I have come to the point that my wider family is as toxic and dysfunctional and hurtful as they will ever be and ever have been. Pointing that out to them just bounces off them. They don't get it and they never will. They say and do horrible things because they're horrible people. They're unloved and unlovable. Maybe that's the approach you need to have and chalk it up to that's the way they are, horrible.

Is there such thing as insanity among penguins? - Werner Herzog
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post #10 of 14 (permalink) Old 07-06-2012, 11:55 AM
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Re: The Elephant in the room..

I'm a husband. We lost our son 7 years ago. It was sudden and unexpected.

Not a day goes by that I don't think about him. I'm tearing up just typing this.

Husbands are supposed to be the strong ones and that is the face I put on this situation. We don't express our feelings.

But you can talk to him. I bet he'll be there for you. He'll hold you like I hold my wife. I bet he'll surprise you.

As for family, no one knows what it's like to be in this "club" of ours. And since they aren't members, the tragedy of that day isn't seared into their souls like it is ours. That goes for family, too. It just isn't the same.

Over the years, the day that stings us so badly becomes just another day to them. I don't begrudge them for that. What's important is that I remember.

Best of luck.

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post #11 of 14 (permalink) Old 07-06-2012, 03:14 PM
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Re: The Elephant in the room..

I am so sorry for your loss.

Most people don't say anything out of fear of adding to the pain of the one who has lost someone--which it sounds like you and your h may be doing with each other. In reality, talking about the one who has died and your feelings about it is often a huge relief--a way to keep the one who is gone alive in your memories. Maybe in trying to "protect" each other, you've made a mistake. Talk about it and see. If you two are not on the same page, then decide together how to handle it. This is an area where compromise and the support of others could help you in your marriage, so do not give up.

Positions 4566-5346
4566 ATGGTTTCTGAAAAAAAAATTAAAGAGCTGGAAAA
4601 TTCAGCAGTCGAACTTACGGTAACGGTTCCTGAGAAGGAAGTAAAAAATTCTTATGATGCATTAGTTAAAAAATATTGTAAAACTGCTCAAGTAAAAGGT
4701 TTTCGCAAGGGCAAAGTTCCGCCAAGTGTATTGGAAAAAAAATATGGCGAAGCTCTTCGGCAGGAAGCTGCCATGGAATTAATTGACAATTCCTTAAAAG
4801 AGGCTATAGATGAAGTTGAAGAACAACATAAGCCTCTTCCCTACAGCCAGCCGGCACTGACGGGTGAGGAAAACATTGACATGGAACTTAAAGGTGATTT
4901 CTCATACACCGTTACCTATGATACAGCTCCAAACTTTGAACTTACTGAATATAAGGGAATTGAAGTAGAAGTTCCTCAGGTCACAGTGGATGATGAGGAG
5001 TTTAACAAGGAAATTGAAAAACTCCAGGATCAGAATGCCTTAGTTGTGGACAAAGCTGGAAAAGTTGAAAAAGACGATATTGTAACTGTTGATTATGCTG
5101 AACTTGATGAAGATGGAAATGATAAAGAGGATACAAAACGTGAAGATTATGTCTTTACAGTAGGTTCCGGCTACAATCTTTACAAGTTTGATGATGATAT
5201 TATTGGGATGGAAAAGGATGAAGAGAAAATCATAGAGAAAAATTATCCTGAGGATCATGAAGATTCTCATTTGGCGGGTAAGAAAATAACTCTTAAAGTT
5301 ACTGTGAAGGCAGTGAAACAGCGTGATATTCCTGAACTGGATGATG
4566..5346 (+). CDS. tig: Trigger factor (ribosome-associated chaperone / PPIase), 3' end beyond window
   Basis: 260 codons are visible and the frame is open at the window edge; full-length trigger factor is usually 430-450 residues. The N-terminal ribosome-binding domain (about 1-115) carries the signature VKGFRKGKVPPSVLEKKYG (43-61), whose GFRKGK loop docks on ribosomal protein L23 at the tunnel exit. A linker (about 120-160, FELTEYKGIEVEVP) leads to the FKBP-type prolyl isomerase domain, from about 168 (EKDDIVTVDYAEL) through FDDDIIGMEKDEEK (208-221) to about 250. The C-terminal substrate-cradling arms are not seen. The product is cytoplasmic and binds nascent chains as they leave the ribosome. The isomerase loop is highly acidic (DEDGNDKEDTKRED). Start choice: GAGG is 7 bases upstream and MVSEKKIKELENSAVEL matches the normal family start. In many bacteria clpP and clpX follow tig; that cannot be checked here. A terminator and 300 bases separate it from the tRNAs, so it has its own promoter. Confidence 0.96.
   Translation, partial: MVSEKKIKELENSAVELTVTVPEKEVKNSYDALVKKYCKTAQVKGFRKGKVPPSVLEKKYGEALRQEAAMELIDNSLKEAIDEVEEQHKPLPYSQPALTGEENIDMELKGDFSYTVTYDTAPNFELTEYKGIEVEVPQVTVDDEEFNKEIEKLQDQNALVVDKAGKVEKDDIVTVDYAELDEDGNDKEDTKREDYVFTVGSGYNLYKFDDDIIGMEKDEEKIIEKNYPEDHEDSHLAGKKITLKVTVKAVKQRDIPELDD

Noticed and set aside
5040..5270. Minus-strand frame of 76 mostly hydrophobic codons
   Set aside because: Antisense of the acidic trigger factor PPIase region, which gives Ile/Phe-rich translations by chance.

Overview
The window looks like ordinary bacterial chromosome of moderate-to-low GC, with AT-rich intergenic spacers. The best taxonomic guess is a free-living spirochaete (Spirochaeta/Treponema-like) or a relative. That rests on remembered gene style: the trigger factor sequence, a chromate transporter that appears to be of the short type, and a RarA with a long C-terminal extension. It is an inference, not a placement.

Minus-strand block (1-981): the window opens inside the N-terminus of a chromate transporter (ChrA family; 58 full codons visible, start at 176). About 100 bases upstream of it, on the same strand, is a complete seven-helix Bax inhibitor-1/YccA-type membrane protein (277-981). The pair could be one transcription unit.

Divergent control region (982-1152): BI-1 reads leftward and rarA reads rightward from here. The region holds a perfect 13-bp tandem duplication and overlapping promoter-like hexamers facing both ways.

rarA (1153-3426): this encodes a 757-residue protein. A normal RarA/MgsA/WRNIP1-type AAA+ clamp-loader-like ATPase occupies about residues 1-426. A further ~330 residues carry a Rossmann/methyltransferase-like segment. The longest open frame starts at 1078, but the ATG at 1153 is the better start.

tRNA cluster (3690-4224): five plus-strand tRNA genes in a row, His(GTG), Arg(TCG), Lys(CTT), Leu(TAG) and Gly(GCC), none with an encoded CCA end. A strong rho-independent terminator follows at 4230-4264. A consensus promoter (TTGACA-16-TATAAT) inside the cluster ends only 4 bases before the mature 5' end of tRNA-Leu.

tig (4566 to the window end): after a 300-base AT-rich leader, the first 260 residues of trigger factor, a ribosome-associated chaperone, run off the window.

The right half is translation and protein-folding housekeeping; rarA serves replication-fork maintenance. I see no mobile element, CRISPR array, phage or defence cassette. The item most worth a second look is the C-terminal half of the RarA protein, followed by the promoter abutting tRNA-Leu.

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post #12 of 14 (permalink) Old 08-16-2012, 02:30 PM
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Re: The Elephant in the room..

Mrs. K, I think your idea of a counselor is a good one. Communicate your feelings to your husband and understand that he is grieving in a different ... best of luck to you and yours and my deepest condolences for everyone on this thread that has lost a child.
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post #13 of 14 (permalink) Old 11-02-2012, 10:39 AM
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Re: The Elephant in the room..

Mrs K,

I feel compelled to answer your post. My wife and I lost our son at the age of 31. He had just left home when he suddenly developed schizophrenia...He moved back in and lived with us till he died 9 years later (suicide). I am the type that dosn't let emotions show, but believe me, those emotion are there.

I found myself hiding my tears from my wife, so as not to bring out her grief. Of course we had times when we cried together, but I avoided them so as not to make her cry...

This brings about a wierd kind of resentment, as you feel your partners presence keeps you from grieving as openly as you would like, and yet you are hiding your tears to keep from hurting them...crazy.

I feel that this is why so many couples break up after the death of a child......

Please accept my sincere condolences, and believe me, your husband is grieving too, don't let your pain bring discord into your marriage, because he truly shares that pain with you.
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post #14 of 14 (permalink) Old 11-02-2012, 10:52 AM
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Re: The Elephant in the room..

Chris
I am amazed at how much alike we are. You are right about the tears being there, and as a brother in this club I would like to shake your hand (real men don't hug do they), and tell you I share your feelings.